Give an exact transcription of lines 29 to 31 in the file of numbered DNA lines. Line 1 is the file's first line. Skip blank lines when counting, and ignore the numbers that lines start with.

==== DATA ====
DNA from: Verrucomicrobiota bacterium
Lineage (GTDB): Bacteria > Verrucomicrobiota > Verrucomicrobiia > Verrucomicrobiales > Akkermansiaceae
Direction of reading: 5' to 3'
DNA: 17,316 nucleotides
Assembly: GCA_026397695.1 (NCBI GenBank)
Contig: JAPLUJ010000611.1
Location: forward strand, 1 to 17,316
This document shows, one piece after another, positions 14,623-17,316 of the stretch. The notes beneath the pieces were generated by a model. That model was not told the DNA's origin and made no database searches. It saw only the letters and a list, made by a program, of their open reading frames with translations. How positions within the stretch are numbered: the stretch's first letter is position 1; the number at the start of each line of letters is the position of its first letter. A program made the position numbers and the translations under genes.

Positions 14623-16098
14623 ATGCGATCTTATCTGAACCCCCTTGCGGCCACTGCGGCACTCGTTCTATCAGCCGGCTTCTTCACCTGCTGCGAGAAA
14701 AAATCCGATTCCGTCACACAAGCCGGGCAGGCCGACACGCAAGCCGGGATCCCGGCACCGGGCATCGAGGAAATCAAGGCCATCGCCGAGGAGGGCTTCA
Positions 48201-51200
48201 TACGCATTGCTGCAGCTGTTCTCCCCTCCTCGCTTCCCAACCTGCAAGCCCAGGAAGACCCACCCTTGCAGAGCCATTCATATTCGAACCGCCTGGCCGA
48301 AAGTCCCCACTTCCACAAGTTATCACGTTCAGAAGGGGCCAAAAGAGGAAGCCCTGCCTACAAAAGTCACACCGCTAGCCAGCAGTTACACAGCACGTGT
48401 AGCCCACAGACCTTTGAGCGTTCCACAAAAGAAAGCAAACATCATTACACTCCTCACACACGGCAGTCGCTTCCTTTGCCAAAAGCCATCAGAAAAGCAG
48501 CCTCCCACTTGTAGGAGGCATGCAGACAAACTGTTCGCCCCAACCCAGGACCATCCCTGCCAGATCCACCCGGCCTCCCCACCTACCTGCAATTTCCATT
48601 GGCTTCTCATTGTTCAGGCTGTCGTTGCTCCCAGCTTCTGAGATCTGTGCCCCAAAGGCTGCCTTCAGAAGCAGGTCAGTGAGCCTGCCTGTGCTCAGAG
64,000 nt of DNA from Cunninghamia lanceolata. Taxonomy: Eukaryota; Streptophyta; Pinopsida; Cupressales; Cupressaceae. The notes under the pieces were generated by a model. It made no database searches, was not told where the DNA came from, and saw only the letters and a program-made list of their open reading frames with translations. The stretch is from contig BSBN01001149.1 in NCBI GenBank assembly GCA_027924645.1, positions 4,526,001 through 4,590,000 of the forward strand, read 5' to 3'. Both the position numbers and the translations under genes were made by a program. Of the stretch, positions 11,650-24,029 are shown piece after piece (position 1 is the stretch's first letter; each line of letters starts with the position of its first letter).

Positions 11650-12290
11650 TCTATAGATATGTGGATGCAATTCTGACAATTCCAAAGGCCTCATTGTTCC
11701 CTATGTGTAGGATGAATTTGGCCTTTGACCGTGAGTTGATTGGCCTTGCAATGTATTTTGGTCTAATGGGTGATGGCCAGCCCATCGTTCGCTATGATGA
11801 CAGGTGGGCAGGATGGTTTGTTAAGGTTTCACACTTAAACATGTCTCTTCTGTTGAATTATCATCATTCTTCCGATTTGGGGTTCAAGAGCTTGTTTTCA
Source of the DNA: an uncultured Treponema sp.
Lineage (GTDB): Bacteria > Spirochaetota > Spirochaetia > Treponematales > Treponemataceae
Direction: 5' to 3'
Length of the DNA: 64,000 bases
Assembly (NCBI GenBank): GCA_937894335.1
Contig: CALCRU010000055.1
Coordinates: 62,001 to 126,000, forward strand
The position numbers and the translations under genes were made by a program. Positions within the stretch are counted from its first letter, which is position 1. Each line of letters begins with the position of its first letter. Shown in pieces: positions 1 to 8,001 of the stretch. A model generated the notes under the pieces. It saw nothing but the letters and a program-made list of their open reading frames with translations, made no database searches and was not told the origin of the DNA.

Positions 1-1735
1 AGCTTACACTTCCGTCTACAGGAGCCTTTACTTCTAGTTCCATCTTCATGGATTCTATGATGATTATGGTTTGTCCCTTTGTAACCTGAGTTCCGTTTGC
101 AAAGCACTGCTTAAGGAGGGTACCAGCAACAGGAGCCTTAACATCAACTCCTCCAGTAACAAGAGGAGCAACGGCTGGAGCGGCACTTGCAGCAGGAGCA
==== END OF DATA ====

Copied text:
Coordinates: 62,001 to 126,000, forward strand
The position numbers and the translations under genes were made by a program. Positions within the stretch are counted from its first letter, which is position 1. Each line of letters begins with the position of its first letter. Shown in pieces: positions 1 to 8,001 of the stretch. A model generated the notes under the pieces. It saw nothing but the letters and a program-made list of their open reading frames with translations, made no database searches and was not told the origin of the DNA.

Positions 1-1735